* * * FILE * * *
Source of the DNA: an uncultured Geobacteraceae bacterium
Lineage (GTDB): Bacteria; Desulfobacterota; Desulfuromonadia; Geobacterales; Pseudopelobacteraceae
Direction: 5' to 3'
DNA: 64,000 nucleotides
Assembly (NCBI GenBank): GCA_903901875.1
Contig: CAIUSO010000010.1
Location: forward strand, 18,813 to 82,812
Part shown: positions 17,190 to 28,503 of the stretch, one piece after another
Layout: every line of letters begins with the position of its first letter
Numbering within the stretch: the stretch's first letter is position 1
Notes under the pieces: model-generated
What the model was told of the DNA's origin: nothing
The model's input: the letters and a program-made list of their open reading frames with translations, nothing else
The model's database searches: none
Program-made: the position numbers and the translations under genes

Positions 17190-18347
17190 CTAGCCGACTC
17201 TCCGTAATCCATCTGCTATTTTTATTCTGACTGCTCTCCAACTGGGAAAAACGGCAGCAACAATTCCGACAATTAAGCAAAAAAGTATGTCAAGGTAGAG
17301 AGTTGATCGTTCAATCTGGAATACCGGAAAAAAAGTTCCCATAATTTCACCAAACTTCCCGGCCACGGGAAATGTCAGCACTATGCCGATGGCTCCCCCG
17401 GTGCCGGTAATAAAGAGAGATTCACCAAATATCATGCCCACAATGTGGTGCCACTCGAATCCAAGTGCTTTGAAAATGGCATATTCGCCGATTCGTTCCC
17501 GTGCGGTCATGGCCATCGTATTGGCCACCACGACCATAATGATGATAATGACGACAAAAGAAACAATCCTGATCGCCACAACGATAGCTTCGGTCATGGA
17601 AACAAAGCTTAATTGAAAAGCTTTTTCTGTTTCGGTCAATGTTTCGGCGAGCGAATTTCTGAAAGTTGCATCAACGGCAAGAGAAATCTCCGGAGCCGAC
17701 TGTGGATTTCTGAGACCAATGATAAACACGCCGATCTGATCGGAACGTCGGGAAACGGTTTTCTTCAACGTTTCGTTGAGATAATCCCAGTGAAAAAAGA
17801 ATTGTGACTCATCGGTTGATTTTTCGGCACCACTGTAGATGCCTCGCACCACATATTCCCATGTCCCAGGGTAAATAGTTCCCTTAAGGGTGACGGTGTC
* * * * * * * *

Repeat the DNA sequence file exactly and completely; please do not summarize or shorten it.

Source of the DNA: an uncultured Geobacteraceae bacterium
Lineage (GTDB): Bacteria; Desulfobacterota; Desulfuromonadia; Geobacterales; Pseudopelobacteraceae
Direction: 5' to 3'
DNA: 64,000 nucleotides
Assembly (NCBI GenBank): GCA_903901875.1
Contig: CAIUSO010000010.1
Location: forward strand, 18,813 to 82,812
Part shown: positions 17,190 to 28,503 of the stretch, one piece after another
Layout: every line of letters begins with the position of its first letter
Numbering within the stretch: the stretch's first letter is position 1
Notes under the pieces: model-generated
What the model was told of the DNA's origin: nothing
The model's input: the letters and a program-made list of their open reading frames with translations, nothing else
The model's database searches: none
Program-made: the position numbers and the translations under genes

Positions 17190-18347
17190 CTAGCCGACTC
17201 TCCGTAATCCATCTGCTATTTTTATTCTGACTGCTCTCCAACTGGGAAAAACGGCAGCAACAATTCCGACAATTAAGCAAAAAAGTATGTCAAGGTAGAG
17301 AGTTGATCGTTCAATCTGGAATACCGGAAAAAAAGTTCCCATAATTTCACCAAACTTCCCGGCCACGGGAAATGTCAGCACTATGCCGATGGCTCCCCCG
17401 GTGCCGGTAATAAAGAGAGATTCACCAAATATCATGCCCACAATGTGGTGCCACTCGAATCCAAGTGCTTTGAAAATGGCATATTCGCCGATTCGTTCCC
17501 GTGCGGTCATGGCCATCGTATTGGCCACCACGACCATAATGATGATAATGACGACAAAAGAAACAATCCTGATCGCCACAACGATAGCTTCGGTCATGGA
17601 AACAAAGCTTAATTGAAAAGCTTTTTCTGTTTCGGTCAATGTTTCGGCGAGCGAATTTCTGAAAGTTGCATCAACGGCAAGAGAAATCTCCGGAGCCGAC
17701 TGTGGATTTCTGAGACCAATGATAAACACGCCGATCTGATCGGAACGTCGGGAAACGGTTTTCTTCAACGTTTCGTTGAGATAATCCCAGTGAAAAAAGA
17801 ATTGTGACTCATCGGTTGATTTTTCGGCACCACTGTAGATGCCTCGCACCACATATTCCCATGTCCCAGGGTAAATAGTTCCCTTAAGGGTGACGGTGTC